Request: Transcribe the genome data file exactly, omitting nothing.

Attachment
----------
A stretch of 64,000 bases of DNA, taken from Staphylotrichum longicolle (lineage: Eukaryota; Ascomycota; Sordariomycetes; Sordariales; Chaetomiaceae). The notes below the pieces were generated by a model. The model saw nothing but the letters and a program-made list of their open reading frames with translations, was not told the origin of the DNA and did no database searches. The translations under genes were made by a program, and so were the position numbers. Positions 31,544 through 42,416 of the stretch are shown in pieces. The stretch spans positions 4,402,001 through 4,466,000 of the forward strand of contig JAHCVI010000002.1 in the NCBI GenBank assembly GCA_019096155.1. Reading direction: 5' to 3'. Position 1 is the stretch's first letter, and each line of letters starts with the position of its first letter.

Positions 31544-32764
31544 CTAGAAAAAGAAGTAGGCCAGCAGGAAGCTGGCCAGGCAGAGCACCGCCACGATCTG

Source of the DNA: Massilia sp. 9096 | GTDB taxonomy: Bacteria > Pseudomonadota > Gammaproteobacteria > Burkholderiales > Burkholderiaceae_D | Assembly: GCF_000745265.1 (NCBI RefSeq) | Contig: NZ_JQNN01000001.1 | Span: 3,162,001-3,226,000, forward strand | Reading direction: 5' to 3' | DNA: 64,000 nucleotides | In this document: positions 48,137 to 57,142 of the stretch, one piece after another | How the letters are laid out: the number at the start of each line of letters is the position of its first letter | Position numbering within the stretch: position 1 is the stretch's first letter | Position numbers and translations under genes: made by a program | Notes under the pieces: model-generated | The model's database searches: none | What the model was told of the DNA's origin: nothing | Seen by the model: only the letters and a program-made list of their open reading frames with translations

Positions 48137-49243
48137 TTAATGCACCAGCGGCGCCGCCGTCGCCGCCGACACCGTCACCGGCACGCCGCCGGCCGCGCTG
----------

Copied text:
A stretch of 64,000 bases of DNA, taken from Staphylotrichum longicolle (lineage: Eukaryota; Ascomycota; Sordariomycetes; Sordariales; Chaetomiaceae). The notes below the pieces were generated by a model. The model saw nothing but the letters and a program-made list of their open reading frames with translations, was not told the origin of the DNA and did no database searches. The translations under genes were made by a program, and so were the position numbers. Positions 31,544 through 42,416 of the stretch are shown in pieces. The stretch spans positions 4,402,001 through 4,466,000 of the forward strand of contig JAHCVI010000002.1 in the NCBI GenBank assembly GCA_019096155.1. Reading direction: 5' to 3'. Position 1 is the stretch's first letter, and each line of letters starts with the position of its first letter.

Positions 31544-32764
31544 CTAGAAAAAGAAGTAGGCCAGCAGGAAGCTGGCCAGGCAGAGCACCGCCACGATCTG

Source of the DNA: Massilia sp. 9096 | GTDB taxonomy: Bacteria > Pseudomonadota > Gammaproteobacteria > Burkholderiales > Burkholderiaceae_D | Assembly: GCF_000745265.1 (NCBI RefSeq) | Contig: NZ_JQNN01000001.1 | Span: 3,162,001-3,226,000, forward strand | Reading direction: 5' to 3' | DNA: 64,000 nucleotides | In this document: positions 48,137 to 57,142 of the stretch, one piece after another | How the letters are laid out: the number at the start of each line of letters is the position of its first letter | Position numbering within the stretch: position 1 is the stretch's first letter | Position numbers and translations under genes: made by a program | Notes under the pieces: model-generated | The model's database searches: none | What the model was told of the DNA's origin: nothing | Seen by the model: only the letters and a program-made list of their open reading frames with translations

Positions 48137-49243
48137 TTAATGCACCAGCGGCGCCGCCGTCGCCGCCGACACCGTCACCGGCACGCCGCCGGCCGCGCTG